1:45-2:05PM
 
The Mountain Stewards is an all-volunteer Trail Crew that has planned, designed, constructed and maintained over a million dollars of recreational facilities in the North Georgia area in the past decade. Included in these are Water Trail Launch facilities built in three counties. This program will discuss the planning, design and construction of launch facilities from the simplest to the most complex.
 
Don Wells
Don is the president of The Mountain Stewards. Don graduated from the University of SC in 1962 with a BS Degree in Civil Engineering and obtained his Masters in Civil Engineering from Texas A&M University in 1970. He spent 28 years in the Navy Civil Engineering Corps followed by ten years in an engineering consultant firm. He and his wife retired to GA in 2000 where he formed the Mountain Stewards, a non-profit 501(c)(3) organization in 2003. The Mountain Stewards have provided volunteer planning, engineering and construction services in a four county North Georgia area where they have contributed over a million dollars of value in recreational facilities in the past decade. The Mountain Stewards also manage the Indian Cultural Heritage Program nationwide. In 2011, Mountain Stewards published their book, Mystery of the Trees and released their one hour documentary of the same name featuring actor Wes Studi in 2015.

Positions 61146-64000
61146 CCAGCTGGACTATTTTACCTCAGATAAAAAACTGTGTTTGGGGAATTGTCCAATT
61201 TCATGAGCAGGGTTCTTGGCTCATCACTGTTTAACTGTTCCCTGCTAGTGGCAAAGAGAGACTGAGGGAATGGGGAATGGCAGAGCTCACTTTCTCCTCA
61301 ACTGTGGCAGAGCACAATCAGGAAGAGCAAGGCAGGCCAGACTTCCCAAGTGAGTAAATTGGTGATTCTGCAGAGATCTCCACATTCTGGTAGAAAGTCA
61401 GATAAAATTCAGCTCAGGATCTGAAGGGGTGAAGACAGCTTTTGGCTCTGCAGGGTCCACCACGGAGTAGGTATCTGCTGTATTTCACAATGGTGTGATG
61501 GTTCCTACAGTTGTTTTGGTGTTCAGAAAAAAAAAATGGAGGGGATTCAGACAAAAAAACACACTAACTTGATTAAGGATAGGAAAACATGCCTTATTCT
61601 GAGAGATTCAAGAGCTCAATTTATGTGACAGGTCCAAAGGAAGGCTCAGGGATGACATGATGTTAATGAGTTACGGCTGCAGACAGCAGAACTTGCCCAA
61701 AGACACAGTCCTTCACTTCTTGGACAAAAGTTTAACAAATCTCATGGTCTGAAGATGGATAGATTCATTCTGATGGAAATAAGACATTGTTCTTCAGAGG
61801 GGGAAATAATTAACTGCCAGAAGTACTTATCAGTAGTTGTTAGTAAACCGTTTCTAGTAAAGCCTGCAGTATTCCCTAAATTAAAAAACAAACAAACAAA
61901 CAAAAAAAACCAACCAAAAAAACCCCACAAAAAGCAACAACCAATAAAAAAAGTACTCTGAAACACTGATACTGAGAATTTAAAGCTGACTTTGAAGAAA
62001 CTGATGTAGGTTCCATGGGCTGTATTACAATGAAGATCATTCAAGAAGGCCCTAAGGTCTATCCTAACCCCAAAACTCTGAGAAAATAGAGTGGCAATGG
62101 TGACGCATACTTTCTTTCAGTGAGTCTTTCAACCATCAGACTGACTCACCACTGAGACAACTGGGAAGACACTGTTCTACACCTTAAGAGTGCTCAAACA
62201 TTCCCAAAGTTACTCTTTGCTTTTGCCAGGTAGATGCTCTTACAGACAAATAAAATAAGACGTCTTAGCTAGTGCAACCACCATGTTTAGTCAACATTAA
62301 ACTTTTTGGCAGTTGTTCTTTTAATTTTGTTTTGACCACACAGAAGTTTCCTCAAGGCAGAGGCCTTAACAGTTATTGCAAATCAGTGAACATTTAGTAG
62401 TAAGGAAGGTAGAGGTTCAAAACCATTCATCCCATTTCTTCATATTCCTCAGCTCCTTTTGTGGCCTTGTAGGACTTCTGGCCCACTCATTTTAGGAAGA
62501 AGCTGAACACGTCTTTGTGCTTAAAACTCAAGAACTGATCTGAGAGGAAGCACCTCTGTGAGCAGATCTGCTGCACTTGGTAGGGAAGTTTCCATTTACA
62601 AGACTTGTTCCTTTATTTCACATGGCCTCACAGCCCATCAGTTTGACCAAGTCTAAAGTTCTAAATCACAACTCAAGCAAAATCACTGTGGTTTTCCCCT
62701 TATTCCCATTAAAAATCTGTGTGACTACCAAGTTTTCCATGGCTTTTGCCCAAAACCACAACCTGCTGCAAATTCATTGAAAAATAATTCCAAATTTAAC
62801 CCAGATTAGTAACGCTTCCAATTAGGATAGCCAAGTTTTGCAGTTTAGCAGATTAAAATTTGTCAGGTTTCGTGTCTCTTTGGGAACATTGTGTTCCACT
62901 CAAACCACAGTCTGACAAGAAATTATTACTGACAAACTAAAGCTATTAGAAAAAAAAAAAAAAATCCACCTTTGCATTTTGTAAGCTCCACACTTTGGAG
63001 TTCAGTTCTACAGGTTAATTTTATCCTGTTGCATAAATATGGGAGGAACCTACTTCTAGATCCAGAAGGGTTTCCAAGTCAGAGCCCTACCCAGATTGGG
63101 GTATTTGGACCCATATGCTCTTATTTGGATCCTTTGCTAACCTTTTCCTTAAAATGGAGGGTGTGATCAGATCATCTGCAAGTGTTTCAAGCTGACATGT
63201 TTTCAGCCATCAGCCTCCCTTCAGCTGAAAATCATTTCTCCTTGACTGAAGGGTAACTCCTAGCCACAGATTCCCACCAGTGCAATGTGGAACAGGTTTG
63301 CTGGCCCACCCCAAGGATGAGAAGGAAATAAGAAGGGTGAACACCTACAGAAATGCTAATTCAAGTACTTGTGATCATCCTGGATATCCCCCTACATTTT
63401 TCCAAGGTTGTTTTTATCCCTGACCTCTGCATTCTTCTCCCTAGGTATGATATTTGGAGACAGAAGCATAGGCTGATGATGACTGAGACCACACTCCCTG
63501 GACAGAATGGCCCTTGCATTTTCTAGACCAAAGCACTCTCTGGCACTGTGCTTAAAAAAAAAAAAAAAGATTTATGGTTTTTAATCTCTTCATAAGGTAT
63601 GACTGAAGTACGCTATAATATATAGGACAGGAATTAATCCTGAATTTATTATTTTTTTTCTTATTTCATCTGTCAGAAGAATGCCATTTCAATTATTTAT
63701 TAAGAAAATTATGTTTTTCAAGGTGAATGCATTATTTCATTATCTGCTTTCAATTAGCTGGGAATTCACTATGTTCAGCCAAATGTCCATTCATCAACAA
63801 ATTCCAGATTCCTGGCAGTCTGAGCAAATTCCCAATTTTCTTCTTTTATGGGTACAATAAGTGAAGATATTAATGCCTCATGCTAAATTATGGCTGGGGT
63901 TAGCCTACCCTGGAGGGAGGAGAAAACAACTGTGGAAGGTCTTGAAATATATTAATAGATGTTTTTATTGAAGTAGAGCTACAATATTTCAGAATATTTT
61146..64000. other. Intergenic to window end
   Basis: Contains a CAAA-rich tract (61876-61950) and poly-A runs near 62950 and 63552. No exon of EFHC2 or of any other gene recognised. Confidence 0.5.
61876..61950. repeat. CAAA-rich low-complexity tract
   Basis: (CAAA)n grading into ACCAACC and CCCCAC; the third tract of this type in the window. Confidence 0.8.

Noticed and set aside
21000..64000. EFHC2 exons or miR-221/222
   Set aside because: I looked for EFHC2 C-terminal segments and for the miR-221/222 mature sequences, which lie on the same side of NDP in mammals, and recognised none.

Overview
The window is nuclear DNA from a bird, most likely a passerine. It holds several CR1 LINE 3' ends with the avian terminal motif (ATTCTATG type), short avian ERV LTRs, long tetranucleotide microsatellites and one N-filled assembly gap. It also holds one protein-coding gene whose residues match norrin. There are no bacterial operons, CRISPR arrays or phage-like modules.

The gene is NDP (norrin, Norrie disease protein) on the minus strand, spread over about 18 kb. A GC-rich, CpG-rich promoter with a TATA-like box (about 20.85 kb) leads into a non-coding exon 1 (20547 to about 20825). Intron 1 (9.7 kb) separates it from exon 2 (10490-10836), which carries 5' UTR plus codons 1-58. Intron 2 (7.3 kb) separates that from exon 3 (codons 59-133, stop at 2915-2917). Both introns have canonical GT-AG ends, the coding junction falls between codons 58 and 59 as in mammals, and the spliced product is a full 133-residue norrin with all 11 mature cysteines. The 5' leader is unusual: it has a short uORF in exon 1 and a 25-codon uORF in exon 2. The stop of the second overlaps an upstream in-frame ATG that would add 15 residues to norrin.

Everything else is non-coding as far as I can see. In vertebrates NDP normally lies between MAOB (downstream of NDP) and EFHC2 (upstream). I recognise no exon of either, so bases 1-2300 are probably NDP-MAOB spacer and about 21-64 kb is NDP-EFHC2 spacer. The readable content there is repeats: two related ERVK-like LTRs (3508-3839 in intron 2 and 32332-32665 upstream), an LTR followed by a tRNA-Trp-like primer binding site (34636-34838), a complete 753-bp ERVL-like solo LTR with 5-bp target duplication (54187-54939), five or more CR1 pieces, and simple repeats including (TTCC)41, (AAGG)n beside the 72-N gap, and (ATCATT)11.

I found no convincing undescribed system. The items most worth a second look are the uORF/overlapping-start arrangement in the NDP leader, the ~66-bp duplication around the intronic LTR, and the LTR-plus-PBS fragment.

Navigating the Snags and Rapids of Permitting – Keith Parsons,  Environmental Protection Agency (Retired)
2:10-2:30PM
 
Constructing launch sites along the banks of rivers and streams often requires permits and various forms of permission from potentially a myriad of entities, mostly governments at local, state and federal levels.  It’s a paper chase, but can be confusing and confounding. This session will look at what permits may be required, who needs to be brought into the process, what may be required for various levels of permitting, and maybe, most importantly, how to design a project that minimizes or entirely avoids the need for certain permits or other legal instruments of permission.
 
Keith Parsons
Keith is first and foremost a river aficionado, aquatic ecologist, biologist, salt marsh zealot, and fishing maniac…take your pick. Retired from the Georgia Department of Natural Resources in 2012, kayak fishing, vegetable gardening, and serving on the GRN and South River Watershed Alliance boards are the mainstays of daily life at this point. In addition, serendipity has provided opportunity to volunteer with the Smithsonian Institution since 1993 at the Caribbean Coral Reef Ecosystem field station in Belize. Keith and his wife, Shirl, also spend various interludes throughout the year at their cabin in Suches, often with grandkids and always with dogs.

Get the Word Out! Marketing Tools & Resources for your Water Trail – Cheryl Smith, Georgia Dept. of Economic Development
2:35-2:55 PM